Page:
Growing independence and fluency
Kristen Britton

Rationale:  When children are learning to read they tend to spend a lot of time decoding the text, which slows them down and takes away from comprehension.  For children to be able to comprehend the text they must become fluent readers.  Fluency is increased when students read and re-read familiar texts or use decodable text.  This lesson uses re-reading familiar books with a partner to increase fluency.  The students will each pick a part of the text and have their partner time them with a stop watch while they read the same selection repeatedly.  Each time they read their time should be faster.  This is an activity designed to be used in a reading center.

Materials:
*pencils and paper
*one stop watch per pair
*3 sentences to practice reading fast and slow before getting into the text ( ex.  James and Ann bake tasty treats, The boy jumped into the pond, Her dog can run as fast as she can!)
*Class set of the book Harry the Dirty Dog by Gene Zion
*One race car per child (Each child can decorate their racecar prior to the first "Race")  The racecars will go on a large chart on the wall.  The cars will be movable and the students will get to move their car each time their reading time increases.  If their speed decreases they will have to move back one space and it will take longer to get from the starting line to the finish.  There will be 4 spaces for each child participating: the start line, curve one, curve two, and the finish line.

Procedures:
1.
Begin by reading the story aloud to the class so that each student is familiar with the book prior to doing the activity.
2.  Remind the students that when reading a book in their groups they should make sure that each sentence makes sense before moving on, and if it doesn't make sense they should go back and cross check themselves.  Model by using an incorrect sentence (She bought fruit at the small.)  Ask the students if that sentence made sense.  Then model the correct sentence (She bought fruit at the STORE.)  Make sure they understand the difference.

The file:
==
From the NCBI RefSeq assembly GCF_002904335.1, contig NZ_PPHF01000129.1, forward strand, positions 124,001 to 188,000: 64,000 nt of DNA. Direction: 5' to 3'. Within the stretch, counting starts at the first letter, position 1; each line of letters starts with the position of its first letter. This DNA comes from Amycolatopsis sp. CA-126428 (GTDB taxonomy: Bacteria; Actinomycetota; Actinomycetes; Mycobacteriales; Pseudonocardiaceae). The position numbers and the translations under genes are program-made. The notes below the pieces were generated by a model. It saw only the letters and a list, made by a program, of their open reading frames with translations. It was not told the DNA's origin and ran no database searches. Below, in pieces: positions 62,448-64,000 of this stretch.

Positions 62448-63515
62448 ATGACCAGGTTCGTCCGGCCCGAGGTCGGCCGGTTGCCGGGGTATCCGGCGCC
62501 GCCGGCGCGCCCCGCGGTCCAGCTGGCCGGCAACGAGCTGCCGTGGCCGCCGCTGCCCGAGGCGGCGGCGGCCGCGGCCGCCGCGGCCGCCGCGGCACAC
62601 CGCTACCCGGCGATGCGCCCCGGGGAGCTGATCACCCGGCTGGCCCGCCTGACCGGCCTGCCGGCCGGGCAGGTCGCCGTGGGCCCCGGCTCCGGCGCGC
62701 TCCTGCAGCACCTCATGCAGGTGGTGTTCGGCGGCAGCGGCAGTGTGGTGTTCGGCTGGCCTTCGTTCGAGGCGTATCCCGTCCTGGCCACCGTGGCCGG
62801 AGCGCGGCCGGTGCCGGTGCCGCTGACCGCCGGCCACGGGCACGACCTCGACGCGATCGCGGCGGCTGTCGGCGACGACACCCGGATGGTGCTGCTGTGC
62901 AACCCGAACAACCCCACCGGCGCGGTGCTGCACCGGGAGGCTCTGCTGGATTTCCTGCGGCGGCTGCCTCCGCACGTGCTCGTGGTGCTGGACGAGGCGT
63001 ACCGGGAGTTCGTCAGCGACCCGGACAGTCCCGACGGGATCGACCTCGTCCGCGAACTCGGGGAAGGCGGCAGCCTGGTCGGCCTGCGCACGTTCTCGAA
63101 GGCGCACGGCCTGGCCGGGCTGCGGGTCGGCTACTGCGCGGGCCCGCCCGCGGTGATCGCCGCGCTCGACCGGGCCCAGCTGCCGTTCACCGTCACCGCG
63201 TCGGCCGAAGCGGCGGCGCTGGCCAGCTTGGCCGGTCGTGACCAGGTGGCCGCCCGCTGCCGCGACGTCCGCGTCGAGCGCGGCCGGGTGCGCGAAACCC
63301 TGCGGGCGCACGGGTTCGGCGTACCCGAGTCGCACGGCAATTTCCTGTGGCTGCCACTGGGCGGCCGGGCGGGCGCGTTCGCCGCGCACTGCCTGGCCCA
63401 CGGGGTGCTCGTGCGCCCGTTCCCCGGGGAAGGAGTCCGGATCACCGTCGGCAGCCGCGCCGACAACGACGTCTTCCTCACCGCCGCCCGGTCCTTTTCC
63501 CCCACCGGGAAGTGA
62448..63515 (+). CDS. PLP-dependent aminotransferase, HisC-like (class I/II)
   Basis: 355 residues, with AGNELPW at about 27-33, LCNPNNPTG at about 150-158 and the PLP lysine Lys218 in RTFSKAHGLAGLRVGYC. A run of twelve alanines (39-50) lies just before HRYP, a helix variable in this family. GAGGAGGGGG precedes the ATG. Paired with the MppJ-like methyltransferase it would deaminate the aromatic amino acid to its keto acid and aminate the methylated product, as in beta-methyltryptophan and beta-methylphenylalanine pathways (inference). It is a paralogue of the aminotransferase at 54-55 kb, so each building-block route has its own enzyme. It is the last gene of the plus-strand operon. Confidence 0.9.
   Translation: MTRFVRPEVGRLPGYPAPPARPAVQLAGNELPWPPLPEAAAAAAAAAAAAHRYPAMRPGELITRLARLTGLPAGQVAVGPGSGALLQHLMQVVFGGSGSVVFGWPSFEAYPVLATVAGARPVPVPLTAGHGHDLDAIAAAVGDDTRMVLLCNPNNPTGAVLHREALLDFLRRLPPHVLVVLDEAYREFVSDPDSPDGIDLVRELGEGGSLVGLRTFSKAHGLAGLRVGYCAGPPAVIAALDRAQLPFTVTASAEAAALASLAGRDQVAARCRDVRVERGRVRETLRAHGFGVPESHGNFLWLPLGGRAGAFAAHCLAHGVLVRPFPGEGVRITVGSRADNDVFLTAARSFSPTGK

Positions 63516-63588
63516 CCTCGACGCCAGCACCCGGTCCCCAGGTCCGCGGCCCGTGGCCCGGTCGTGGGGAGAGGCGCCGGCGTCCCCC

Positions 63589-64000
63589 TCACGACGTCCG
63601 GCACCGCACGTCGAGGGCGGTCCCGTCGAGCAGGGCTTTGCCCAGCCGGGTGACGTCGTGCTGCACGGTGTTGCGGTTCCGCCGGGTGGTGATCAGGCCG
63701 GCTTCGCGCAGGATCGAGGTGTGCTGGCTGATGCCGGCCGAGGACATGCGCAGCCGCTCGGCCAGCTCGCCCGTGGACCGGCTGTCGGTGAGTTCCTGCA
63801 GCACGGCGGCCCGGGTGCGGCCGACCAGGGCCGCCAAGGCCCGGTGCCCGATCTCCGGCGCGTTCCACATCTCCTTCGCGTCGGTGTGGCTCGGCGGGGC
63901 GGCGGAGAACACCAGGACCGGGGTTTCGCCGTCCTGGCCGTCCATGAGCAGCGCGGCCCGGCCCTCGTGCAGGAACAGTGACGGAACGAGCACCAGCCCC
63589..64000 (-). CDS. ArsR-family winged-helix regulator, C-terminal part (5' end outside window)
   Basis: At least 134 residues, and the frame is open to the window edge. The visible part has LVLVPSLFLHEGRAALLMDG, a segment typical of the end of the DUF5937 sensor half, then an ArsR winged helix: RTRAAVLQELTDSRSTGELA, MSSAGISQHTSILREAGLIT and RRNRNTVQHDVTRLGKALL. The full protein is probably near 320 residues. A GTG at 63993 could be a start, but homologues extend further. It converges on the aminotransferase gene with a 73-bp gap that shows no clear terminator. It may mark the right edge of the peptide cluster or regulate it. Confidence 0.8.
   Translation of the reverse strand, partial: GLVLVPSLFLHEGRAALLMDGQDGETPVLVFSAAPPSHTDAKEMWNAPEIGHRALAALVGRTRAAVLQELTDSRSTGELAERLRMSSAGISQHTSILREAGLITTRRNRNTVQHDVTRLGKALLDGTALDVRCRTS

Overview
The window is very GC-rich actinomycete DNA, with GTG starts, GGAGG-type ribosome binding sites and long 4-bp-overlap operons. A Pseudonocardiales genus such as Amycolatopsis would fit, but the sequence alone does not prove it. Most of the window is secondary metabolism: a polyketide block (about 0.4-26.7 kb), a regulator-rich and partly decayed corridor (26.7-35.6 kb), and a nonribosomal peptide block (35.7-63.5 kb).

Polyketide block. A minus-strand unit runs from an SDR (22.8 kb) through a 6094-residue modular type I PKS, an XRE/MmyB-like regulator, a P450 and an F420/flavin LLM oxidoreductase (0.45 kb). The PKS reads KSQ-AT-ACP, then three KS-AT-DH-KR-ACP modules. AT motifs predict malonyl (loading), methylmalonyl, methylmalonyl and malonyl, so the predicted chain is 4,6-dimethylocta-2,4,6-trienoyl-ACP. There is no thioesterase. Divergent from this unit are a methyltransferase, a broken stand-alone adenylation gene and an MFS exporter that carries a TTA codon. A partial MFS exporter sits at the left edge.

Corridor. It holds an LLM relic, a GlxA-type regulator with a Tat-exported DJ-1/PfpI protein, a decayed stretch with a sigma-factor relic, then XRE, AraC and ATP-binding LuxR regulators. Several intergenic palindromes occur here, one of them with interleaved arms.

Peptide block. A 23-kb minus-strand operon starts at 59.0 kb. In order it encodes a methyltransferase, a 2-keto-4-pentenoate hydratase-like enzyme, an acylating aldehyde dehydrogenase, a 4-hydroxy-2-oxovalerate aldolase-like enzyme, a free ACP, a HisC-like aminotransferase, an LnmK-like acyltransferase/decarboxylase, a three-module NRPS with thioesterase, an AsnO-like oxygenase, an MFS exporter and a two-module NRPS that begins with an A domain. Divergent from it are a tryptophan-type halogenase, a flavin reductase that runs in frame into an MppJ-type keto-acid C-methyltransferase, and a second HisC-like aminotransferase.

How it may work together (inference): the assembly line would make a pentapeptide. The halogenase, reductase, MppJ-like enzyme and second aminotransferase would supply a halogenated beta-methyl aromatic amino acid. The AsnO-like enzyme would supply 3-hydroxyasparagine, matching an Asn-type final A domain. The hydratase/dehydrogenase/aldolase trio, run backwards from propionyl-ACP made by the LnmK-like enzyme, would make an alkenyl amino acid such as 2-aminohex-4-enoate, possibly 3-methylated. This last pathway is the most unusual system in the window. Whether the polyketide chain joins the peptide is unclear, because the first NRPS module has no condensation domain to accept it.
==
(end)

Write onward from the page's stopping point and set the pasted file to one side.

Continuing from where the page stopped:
3.  Tell the students that when reading not to skip words they don't know or read a word that doesn't make sense just to read faster.  Remind them that they are learning to read like adults who read all the words accurately and fluently.  Model reading a sentence slowly while decoding words, then model reading faster and more fluently. ( My teacher gave us a test about China.)
4.  Pair the students off and give each pair a copy of the practice sentences.  Have them practice reading the sentences each slowly and then faster
5.  Pass out a copy of Harry the Dirty Dog  by Gene Zion, to each student.  Have the students re-read the story together using shared reading or choral reading.  Then have the students pick out their favorite page from the book.
6.  Give each group a stop watch, pencils, and paper to record their times.  Explain that each person will read their chosen selection while their partner times them on a stop watch.  They will write down their first time on the piece of paper.  This will be their time at the starting line.  They will switch and let the other child read their favorite part.  for the second (third, forth) reading the child only gets to move their racecar if their time is faster than the previous time, if not they must move back a space (unless it is the 2nd reading in which case they will stay at the starting line).  They continue re-reading to each other until they reach the finish line, which only happens if their speed increases each time.
7.  After they complete the activity they will read the book to themselves quietly.

Assessment:  For assessment, the teacher should spend some time while the students are in the center listening to each group a few times over the course of center time.  if students are not increasing in their time the teacher should make a not (out of sight of children) of the child and the problem that they seem to be having.  If this happens the teacher can then offer to be the child's reading partner and repeat this activity.

References:
Blast Off With Reading Speed   by Jara Walden
(http://www.auburn.edu/rdggenie/illum/waldengf.html)
Harry the Dirty Dog by Gene Zion (Harper Collins Publishers © 1956; 28 pgs)